Pest birds

Rooks and Australian magpies are both aggressive birds known to raid the nests of native birds, destroy eggs and tip out fledglings.

Depending on your area of New Zealand you may encounter a series of different pest birds. Here we focus on rooks and Australian magpies. Check your local regional council if there are other pest birds in your area. 

The rook (Corvus frugilegus) is black, with a violet blue glossy sheen. It is approximately 50cm long and weighs 350–500 grams. Adult birds are typically crow-like in appearance, and can be distinguished from younger rooks by conspicuous greyish-white bare skin at the base of the beak. In juveniles this area is feathered in the first year, diminishing during the second year until just a few feathers remain at the base of the beak.

Magpies were introduced to New Zealand in the 1860s from Australia to control pastoral insect pests. Two sub-species were introduced, the whitebacked (Gymnorhina tibicen hypoleuca) and the black-backed (Gymnorhina tibicen tibicen) magpie. Crossbreeding has occurred and they are now considered one species. Both are black and white in colour.

Regional councils have primary responsibility for rook control in New Zealand. At the strategic level, policies and goals are set in each regional pest management strategy. These goals are then pursued via annual plans, which dictate when and where control and monitoring will be carried out.

Methods of control for rooks 

Rooks are intelligent birds so control efforts must be infrequent, professionally undertaken and effective.

Shooting makes for wary rooks, which will then tend to abandon existing rookeries causing the population to fragment into more and smaller rookeries further afield. Most regional pest management strategies prohibit shooting, or piecemeal poisoning attempts by occupiers, and this important aspect of rook management needs to be clearly communicated to the rural populace

Ground baiting 

Ground baiting is mostly carried out during summer when the ground is hard, earthworms (a favoured food) descend in the soil and become unavailable, and rooks congregate to scarce food sources such as harvested pea or cereal stubble fields. At this time, birds are still feeding around rookeries but are in moult and thus less mobile.

Please read 'Pest Rooks: Monitoring and Control' in the Library for further information in ground baiting.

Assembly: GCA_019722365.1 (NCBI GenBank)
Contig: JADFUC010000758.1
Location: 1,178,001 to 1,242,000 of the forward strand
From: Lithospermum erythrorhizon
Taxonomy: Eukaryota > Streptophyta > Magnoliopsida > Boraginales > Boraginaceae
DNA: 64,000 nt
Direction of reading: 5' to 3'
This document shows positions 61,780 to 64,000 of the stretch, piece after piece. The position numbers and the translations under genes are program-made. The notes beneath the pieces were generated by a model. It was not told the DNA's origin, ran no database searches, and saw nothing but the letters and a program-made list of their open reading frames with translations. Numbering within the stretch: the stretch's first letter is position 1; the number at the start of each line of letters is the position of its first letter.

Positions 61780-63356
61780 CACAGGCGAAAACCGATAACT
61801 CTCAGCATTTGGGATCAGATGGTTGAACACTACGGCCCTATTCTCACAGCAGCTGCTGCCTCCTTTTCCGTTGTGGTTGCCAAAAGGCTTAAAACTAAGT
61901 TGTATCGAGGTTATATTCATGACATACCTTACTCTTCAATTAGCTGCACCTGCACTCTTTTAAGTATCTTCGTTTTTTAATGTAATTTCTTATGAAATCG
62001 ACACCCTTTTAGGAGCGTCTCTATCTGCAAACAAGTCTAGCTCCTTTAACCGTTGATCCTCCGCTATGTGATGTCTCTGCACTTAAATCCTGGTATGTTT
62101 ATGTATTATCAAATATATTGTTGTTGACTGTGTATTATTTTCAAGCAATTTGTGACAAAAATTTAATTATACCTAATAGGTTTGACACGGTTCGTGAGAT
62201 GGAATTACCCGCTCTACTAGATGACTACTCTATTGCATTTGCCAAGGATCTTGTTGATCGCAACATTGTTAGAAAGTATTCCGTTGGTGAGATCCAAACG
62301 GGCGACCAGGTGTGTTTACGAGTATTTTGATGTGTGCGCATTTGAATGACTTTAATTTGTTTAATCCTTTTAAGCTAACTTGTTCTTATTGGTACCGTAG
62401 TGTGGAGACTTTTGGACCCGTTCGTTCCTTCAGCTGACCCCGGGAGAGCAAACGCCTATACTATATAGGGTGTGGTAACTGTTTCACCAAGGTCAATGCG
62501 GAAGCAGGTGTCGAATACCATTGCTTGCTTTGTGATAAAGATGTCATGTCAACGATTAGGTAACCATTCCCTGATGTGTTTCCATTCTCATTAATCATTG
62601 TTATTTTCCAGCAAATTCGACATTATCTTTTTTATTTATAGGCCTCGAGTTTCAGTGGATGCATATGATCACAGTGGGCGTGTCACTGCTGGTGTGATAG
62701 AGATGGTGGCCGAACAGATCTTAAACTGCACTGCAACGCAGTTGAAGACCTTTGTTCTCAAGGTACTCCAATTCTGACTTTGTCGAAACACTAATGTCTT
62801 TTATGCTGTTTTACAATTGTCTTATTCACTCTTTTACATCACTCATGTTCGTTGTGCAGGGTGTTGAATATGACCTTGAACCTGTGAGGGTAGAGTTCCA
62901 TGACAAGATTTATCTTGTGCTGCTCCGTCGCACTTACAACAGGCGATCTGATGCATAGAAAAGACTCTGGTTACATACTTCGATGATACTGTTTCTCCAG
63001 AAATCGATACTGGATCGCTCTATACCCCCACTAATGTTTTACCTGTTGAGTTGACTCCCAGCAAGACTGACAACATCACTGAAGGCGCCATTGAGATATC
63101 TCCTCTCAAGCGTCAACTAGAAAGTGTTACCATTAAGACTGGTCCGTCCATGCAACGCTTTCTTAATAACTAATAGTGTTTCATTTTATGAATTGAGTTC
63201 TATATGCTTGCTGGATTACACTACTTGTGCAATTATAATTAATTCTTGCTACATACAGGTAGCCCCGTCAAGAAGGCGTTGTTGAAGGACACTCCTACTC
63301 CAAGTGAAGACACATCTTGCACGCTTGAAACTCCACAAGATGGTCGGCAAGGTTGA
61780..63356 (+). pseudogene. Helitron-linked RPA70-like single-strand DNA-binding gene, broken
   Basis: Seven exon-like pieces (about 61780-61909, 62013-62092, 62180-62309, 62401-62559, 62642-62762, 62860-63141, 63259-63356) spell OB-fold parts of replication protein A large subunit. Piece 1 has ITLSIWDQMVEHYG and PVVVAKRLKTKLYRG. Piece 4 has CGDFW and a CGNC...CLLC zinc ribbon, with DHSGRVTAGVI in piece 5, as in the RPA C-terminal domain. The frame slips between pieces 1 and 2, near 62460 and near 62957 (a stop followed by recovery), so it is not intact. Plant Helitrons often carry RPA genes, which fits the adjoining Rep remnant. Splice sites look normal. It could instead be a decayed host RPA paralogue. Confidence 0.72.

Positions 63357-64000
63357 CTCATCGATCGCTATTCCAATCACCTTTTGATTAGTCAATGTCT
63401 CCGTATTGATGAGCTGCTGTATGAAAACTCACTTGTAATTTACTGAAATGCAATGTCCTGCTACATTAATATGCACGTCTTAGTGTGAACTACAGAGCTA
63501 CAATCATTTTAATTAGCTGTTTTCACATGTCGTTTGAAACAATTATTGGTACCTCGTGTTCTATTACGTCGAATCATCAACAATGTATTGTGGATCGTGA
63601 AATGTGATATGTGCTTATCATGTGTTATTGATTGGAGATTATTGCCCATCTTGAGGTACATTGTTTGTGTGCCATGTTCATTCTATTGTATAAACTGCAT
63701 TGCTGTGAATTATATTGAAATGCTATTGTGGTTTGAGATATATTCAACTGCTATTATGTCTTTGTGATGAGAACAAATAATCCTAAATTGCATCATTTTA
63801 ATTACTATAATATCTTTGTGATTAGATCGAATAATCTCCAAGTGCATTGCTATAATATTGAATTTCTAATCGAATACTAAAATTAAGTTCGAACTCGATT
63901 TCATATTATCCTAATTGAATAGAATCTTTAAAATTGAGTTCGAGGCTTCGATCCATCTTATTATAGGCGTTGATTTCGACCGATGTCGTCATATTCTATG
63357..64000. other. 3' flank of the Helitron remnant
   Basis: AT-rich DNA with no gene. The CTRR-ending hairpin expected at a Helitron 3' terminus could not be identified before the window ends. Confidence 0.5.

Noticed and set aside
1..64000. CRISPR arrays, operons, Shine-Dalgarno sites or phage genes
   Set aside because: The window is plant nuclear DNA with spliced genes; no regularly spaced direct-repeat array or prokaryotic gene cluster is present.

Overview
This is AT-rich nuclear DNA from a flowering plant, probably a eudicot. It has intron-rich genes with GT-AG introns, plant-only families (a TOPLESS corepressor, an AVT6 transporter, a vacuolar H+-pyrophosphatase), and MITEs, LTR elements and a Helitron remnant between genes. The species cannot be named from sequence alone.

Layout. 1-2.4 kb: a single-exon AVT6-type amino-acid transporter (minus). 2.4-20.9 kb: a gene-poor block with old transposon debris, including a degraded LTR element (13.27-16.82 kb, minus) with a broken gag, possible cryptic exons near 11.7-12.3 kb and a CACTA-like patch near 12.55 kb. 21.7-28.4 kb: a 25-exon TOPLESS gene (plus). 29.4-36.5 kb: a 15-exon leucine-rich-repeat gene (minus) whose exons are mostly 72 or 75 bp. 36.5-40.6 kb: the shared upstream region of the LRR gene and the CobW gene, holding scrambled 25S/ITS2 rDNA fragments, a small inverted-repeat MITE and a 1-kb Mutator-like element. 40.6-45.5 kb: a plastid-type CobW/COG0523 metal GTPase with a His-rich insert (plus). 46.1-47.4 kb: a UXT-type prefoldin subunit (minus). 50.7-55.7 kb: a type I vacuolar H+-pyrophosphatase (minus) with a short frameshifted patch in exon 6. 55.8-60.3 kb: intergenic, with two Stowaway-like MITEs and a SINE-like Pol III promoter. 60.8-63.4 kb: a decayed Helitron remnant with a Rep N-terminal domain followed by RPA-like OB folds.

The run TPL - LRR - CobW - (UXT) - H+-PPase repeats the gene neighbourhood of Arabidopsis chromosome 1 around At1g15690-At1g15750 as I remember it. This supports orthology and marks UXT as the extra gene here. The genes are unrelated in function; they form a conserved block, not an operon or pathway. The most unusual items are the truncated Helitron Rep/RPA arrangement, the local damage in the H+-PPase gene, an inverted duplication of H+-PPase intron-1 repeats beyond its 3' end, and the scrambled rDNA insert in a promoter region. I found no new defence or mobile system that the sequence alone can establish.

Methods of control for magpies 


For welfare performance of animal traps go to

Many traps are commercially available, including Larsen traps, the Arcane™ magpie triptrap, letterbox traps and adapted possum cage traps. These are all live capture traps that allow other birds to be released unharmed.

The Larsen style trap is very popular. It is a double caged trap with a flap door held open by a false perch which, when triggered, falls down, releasing the flap and trapping the bird. A decoy magpie is placed in one side of the trap to attract others to it. Alternatively, you can bait traps with bread, mutton fat, mirrors or a miniature disco ball, anything to attract their attention. The Larsen trap is most effective during the breeding season ( July through summer), as magpies are particularly territorial at this time.


Random shooting of magpies is unlikely to achieve any significant control of the local population. For effective shooting, use a magpie distress recording. Sound files of distress calls can easily be found online.

Playing the recording of distressed magpies will attract magpies from up to one kilometre away. Use this method sparingly, as surviving birds quickly become ‘gun shy’ and wary of the distress call recording.

Camouflage the distress call player in an open area. The shooter should also be camouflaged and make good use of natural cover. Only shoot birds once they have landed – do not shoot them when they are in the air or roosting in trees. Use a .22 rifle with a sound moderator.


Large populations of magpies can be successfully controlled using the narcotic poison alphachloralose. This product, when used in concentrations of 2.5 per cent or below, will anaesthetise birds rather than kill them. Comatose birds can then be collected and humanely killed. Non-target species can be revived by placing them in a warm dark place.

A poison license is not required to use alphachloralose if used in concentrations of 2.5 per cent or less. Several commercial baits are available with grain lures for other pest species. When targeting magpies use bread covered in alphachloralose paste. Pre-feeding is recommended. This gets the magpies used to the bread and gives you a chance to estimate how many birds are present in the area, so you can tailor the amount of alphachloralose required.

Alphachloralose paste is available from most rural supply stores.

Disclaimer: Any product names mentioned are not an endorsement nor are they a criticism of similar products not mentioned.

Legal requirements 

For a list of legal requirements check out the legal requirements page


The information on this website is intended to provide information about pests and pest management in New Zealand. We've made every effort to make sure that the information set out in this website is accurate. If you have an update to the information listed here please contact us.